A new bullying inquiry into allegations of harassment and intimidation by MPs and peers is set to be “bigger and more explosive” than the landmark Cox report, The Independent understands.
Commons leader Andrea Leadsom is poised to launch a probe into complaints from aides employed directly by politicians, which is expected to attract hundreds of allegations from past and present staff.
It comes on the heels of a damning report by Dame Laura Cox, a former high court judge, which found an entrenched culture of harassment against apolitical parliamentary staffers, which included more than 200 allegations of groping, intimidation and sexual harassment.
Insiders are gearing up for more explosive revelations in the new inquiry, in which a senior QC will examine complaints from those employed directly by MPs, rather than the House of Commons.
The sexual harassment scandal that gripped Westminster last year highlighted how politicians run their offices like small businesses, creating a conflict of interest if employees want to complain about the MP’s behaviour.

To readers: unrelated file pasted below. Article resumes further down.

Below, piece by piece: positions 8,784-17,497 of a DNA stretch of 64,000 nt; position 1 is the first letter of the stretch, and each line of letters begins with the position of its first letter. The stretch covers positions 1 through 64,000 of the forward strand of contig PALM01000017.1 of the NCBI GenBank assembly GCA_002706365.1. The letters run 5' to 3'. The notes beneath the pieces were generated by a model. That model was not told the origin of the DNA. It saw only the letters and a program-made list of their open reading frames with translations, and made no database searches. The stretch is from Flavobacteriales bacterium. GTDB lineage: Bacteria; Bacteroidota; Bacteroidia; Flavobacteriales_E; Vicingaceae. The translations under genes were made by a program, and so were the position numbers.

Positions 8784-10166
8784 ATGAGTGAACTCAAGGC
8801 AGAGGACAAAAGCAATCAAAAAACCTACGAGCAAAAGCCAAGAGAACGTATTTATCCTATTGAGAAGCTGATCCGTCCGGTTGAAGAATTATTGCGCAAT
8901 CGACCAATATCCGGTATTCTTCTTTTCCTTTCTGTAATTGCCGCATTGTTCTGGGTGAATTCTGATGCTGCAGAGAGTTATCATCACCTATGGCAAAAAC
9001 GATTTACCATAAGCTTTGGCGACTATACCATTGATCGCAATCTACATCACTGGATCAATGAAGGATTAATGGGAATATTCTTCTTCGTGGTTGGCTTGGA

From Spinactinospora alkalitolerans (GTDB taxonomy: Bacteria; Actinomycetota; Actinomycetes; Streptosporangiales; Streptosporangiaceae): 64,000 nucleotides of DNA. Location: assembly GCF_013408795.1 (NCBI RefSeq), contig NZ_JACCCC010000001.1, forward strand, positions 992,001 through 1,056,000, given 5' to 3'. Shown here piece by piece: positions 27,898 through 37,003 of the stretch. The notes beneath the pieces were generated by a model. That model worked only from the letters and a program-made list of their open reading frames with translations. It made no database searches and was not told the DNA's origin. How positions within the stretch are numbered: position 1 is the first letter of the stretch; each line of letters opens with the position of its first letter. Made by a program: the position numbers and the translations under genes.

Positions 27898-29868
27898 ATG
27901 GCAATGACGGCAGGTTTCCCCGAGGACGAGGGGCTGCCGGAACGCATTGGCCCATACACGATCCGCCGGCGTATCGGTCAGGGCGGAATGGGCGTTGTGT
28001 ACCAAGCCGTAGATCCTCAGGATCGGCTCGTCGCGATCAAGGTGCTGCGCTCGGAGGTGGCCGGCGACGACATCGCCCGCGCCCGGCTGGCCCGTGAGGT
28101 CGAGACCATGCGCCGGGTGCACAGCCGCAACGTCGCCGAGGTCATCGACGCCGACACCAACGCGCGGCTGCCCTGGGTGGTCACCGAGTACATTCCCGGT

Fresh details are due to emerge on Monday, when MPs will gather for a general debate on the findings from Dame Laura’s report.
A source close to the investigation told The Independent: “I expect this to be bigger and more explosive than the Cox report.
“Laura Cox revealed the shocking shortcomings in support for House staff, but we know there has been a similar problem for MPs’ staff, too, who have an entirely different employment arrangement.
“The new independent inquiry will provide us with a fuller picture of historical cases and contribute to the ongoing culture change we need to see in the parliament.”
The second investigation will mirror the Cox inquiry by calling for evidence from complainants and producing a report with a string of new recommendations in six months’ time.
“It is essential that lessons are learned from unacceptable behaviour, whenever it happened, so an independent inquiry will be established by the steering group to hear from those members, peers and their staff who have experienced bullying, harassment or sexual misconduct,” papers from the Commons Commission said.Read more
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